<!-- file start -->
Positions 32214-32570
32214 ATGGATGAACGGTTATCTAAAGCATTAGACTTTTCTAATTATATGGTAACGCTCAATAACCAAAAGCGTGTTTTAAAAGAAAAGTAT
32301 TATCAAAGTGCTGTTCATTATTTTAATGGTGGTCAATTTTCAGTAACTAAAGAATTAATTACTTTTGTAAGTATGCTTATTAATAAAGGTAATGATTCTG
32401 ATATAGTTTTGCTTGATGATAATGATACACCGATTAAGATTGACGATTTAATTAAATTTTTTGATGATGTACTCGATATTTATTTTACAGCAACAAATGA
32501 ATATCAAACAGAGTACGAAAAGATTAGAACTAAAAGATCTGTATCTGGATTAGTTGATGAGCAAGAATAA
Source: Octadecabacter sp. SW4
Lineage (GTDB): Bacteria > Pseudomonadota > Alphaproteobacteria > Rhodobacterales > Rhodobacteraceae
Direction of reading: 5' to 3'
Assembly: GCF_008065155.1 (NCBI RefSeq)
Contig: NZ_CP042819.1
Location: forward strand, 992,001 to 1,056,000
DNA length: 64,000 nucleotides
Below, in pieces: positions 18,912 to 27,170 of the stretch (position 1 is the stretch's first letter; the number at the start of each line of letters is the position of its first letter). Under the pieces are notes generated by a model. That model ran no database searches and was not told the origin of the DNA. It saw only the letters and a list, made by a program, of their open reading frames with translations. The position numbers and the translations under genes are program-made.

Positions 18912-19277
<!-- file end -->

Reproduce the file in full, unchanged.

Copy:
Positions 32214-32570
32214 ATGGATGAACGGTTATCTAAAGCATTAGACTTTTCTAATTATATGGTAACGCTCAATAACCAAAAGCGTGTTTTAAAAGAAAAGTAT
32301 TATCAAAGTGCTGTTCATTATTTTAATGGTGGTCAATTTTCAGTAACTAAAGAATTAATTACTTTTGTAAGTATGCTTATTAATAAAGGTAATGATTCTG
32401 ATATAGTTTTGCTTGATGATAATGATACACCGATTAAGATTGACGATTTAATTAAATTTTTTGATGATGTACTCGATATTTATTTTACAGCAACAAATGA
32501 ATATCAAACAGAGTACGAAAAGATTAGAACTAAAAGATCTGTATCTGGATTAGTTGATGAGCAAGAATAA
Source: Octadecabacter sp. SW4
Lineage (GTDB): Bacteria > Pseudomonadota > Alphaproteobacteria > Rhodobacterales > Rhodobacteraceae
Direction of reading: 5' to 3'
Assembly: GCF_008065155.1 (NCBI RefSeq)
Contig: NZ_CP042819.1
Location: forward strand, 992,001 to 1,056,000
DNA length: 64,000 nucleotides
Below, in pieces: positions 18,912 to 27,170 of the stretch (position 1 is the stretch's first letter; the number at the start of each line of letters is the position of its first letter). Under the pieces are notes generated by a model. That model ran no database searches and was not told the origin of the DNA. It saw only the letters and a list, made by a program, of their open reading frames with translations. The position numbers and the translations under genes are program-made.

Positions 18912-19277